New play group

Mumbai-based start-up Stappu is set to change the rules of food pop-ups and flea markets in the city


The Stappu team with all the “food artists”
The Stappu team with all the “food artists”

After two years of writing about food and eating out greedily, I’ve recently started budgeting my dining out expenses and the biggest cuts so far have been on my trips to food festivals, pop-ups and flea markets. Believe it or not, I end up spending a lot more in a few hours at these events than on a weekend of eating and drinking at new restaurants and bars. The fear of not sampling everything on offer and acquainting myself with the latest food trends results in me leaving with jars of homemade pickles and jams and a tummy-full of (mostly) substandard snacks and baked goods by home-based chefs.

Gaurang Bailoor’s hors d’oeuvre of homemade, lemongrass-flavoured chicken sausage with pumpkin slivers, topped with a red pepper cardamom sauce.
Don’t get me wrong; this is an important exercise and I’ve met some really cool and now very popular food entrepreneurs through these weekend meet-and-greet carnivals. But now, since I see a lot of the same faces at these markets and exhibitions, I’ve started exercising a bit more caution before signing up for them. I was a bit sceptical when I received an invite for new start-up Stappu’s launch event “Taste The Game” and, if I am being completely honest, I didn’t think it merited time on the weekend. In hindsight, I wish I’d got there at the stipulated time rather than the last 30 minutes or so because it was easily one of the most exciting and refreshing food events I’ve attended in a long time.

Given the venue – the House of Tales gallery in Kala Ghoda’s quaint VB Gandhi Marg behind Rhythm House – I assumed it would be like any other exhibition-cum-sale of dips, desserts and assorted nibbles made by first-time exhibitors in small batches at their homes. I didn’t get the first-time exhibitor peddling homemade food bit wrong but I was so wrong about the kind of food I assumed they were going to sell. Actually, none of the participants were selling any eatables at all. Stappu’s event was a ticketed affair where visitors (limited to 50 in number) could sample as much food, drink and dessert as they liked and take home details on how to place orders through the start-up’s Facebook page and eventually their e-commerce website.

Ek Cutting, another new food business by fashion stylists and self-confessed “foodies” Mansi Shah and Hirav Patel. who sell home-made dips, drinks and desserts, packaged in dainty cutting chai glasses (set of six)
Upon arrival, we were served glasses of cool watermelon gazpacho by former software developer and budding food entrepreneur Sanjay Gandhi, who offers private dining experiences (mostly European cuisines “with a modernist flourish”) under his brand new venture “Atelier” through Stappu. Next we sampled some excellent, value-for-money party dips by Ek Cutting, another new food business by fashion stylists and self-confessed “foodies” Mansi Shah and Hirav Patel. Packaged in dainty cutting chai glasses (set of six), we immediately identified our favourites here: The sunset hummus made with coloured bell peppers and a spinach and potato dip called Popeye’s Favourite.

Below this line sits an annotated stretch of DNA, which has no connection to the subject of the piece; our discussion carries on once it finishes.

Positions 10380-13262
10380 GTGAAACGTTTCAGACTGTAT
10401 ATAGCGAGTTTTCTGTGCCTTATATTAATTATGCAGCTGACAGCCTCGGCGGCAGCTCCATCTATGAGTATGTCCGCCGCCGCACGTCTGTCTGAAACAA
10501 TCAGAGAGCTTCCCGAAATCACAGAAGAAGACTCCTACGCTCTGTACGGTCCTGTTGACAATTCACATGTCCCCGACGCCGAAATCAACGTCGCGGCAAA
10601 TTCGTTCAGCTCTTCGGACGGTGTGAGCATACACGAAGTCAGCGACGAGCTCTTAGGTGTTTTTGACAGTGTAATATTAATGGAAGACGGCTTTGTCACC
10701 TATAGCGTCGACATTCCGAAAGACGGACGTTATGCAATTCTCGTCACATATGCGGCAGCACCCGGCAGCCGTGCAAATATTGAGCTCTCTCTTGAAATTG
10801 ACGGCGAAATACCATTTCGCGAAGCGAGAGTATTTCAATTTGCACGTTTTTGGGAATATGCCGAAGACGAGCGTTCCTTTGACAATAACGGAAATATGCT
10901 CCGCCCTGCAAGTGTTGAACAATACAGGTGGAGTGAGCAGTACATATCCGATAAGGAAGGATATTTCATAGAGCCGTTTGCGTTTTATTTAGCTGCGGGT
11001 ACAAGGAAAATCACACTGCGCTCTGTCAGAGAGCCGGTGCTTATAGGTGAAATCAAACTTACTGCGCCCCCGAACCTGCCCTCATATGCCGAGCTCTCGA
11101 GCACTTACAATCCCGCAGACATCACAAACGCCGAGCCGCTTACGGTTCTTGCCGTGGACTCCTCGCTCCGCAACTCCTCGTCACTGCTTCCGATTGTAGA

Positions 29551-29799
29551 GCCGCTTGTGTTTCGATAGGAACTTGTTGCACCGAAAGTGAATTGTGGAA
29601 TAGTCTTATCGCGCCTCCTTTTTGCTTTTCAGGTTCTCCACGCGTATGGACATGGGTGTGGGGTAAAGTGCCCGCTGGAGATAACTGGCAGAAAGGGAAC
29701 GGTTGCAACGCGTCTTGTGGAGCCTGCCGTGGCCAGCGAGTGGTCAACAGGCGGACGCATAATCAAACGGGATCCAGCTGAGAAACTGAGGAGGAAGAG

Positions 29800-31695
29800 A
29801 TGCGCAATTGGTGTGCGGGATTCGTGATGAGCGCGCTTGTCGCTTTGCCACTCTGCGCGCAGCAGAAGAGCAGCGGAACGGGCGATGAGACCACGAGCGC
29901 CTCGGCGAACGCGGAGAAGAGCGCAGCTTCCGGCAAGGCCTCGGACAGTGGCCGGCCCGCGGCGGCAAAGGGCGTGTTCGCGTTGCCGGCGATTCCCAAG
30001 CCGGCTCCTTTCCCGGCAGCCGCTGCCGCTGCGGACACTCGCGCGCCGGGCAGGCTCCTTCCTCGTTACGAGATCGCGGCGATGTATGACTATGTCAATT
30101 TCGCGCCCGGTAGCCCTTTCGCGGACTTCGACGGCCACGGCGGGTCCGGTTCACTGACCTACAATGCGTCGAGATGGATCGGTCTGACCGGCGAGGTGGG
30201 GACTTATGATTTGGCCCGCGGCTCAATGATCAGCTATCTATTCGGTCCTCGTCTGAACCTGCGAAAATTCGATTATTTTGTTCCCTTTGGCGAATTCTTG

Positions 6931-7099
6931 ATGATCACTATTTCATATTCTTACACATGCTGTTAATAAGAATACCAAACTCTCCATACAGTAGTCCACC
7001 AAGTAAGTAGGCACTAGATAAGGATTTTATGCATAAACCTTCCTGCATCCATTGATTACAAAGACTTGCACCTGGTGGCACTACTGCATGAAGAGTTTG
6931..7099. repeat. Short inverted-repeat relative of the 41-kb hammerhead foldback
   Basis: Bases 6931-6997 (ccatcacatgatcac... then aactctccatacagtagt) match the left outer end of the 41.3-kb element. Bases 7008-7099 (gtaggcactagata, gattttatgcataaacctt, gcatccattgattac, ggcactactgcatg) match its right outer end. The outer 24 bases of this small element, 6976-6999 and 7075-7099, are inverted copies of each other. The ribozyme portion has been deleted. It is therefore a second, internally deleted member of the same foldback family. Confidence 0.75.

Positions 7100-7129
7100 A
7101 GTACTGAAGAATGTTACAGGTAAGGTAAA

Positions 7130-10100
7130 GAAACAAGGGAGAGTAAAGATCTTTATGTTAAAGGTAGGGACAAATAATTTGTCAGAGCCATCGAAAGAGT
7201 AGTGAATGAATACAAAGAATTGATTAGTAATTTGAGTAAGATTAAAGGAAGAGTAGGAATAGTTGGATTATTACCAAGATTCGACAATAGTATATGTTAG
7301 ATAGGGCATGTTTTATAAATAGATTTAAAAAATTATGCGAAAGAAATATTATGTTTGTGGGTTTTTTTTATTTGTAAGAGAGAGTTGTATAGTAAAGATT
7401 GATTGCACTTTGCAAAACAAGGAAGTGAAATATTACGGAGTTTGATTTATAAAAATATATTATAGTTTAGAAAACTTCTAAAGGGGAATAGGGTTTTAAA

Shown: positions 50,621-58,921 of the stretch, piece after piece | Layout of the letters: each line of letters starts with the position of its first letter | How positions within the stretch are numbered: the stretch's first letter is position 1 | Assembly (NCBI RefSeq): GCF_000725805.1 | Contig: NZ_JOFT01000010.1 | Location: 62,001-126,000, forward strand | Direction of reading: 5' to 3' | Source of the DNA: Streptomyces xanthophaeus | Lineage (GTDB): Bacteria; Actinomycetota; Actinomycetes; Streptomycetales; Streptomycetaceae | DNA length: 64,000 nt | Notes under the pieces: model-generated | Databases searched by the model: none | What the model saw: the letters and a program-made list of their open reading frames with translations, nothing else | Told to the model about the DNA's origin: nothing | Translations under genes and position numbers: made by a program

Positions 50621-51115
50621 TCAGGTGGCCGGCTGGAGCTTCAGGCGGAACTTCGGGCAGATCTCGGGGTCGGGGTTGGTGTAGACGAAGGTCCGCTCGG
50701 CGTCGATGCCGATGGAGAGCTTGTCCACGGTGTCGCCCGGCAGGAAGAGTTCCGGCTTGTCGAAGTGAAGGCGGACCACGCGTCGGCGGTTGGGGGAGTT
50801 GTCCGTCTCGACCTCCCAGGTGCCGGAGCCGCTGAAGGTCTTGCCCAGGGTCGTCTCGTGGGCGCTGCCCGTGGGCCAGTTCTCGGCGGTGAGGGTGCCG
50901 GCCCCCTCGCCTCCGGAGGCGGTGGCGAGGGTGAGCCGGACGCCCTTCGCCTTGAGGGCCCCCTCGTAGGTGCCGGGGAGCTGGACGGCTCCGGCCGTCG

We also picked up a bruschetta-style toast with a “Amma’s Mutton” topping by one of our favourite home-based food entrepreneurs, Sneha Nair of Poppadum, who specializes in hosting guests for Malayali meals at her home. She was sharing her table with self-trained cook Gaurang Bailoor, who conducts cooking classes in partnership with Stappu. We were most impressed by the two dishes he brought to the table: A cauliflower pate on a bed of mushroom marmalade on a brown toast, which reminded us of Heston Blumenthal’s meaty mains disguised as dessert and an hors d’oeuvre of homemade, lemongrass-flavoured chicken sausage with pumpkin slivers, topped with a red pepper and cardamom sauce.

Our loot from the Stappu event included Manga and Cream Cake Dessert jar, a “Red Velvet” beetroot halwa from Ek Cutting, coffee sugar and herb salt by Aditi Keni.
Also on offer were delectable dessert jars by Lisha Parikh under her brand BakerHer, brownies by Drishtii Makhijani and cake pops by another home-based baker duo called Madd Batter but our favourites came from Sucrée’s Preeti Shetty, who made a delicious salted caramel brownie served with an even better jalapeño jam and mini crepes with Nutella and banana. Stappu founders Jeevika Tyagi (former banker) and Kanika Khosla (a trained architect and former marketing and communications manager) also sent us home with little jars of “Sugar Coffee” and herbed salt by celebrity chef Aditi Keni.

Eventually, Stappu (hopscotch is popularly known as Stappu in north India, according to Tyagi and Khosla) will diversify into various other forms of goods and services. The idea is that Stappu’s monthly events help familiarize the city with the city’s hidden population of talented cooks, bakers, painters, artists, performance artists, musicians, designers and pretty much anyone who wants to sell or offer their wares or services alongside the company’s strictly curated assortment of sellers. Tyagi and Khosla, both in their mid-twenties, tell us that Stappu will be a bit like e-commerce portal Etsy but they will keep close tabs on who gets featured on the website through stringent checks and whetting procedures.

For more details, to shop for food or to book services and for information on upcoming events, visit here.

This weekly series, which appears on Tuesdays, looks at what’s new with food and drink, and how we are interacting with it.

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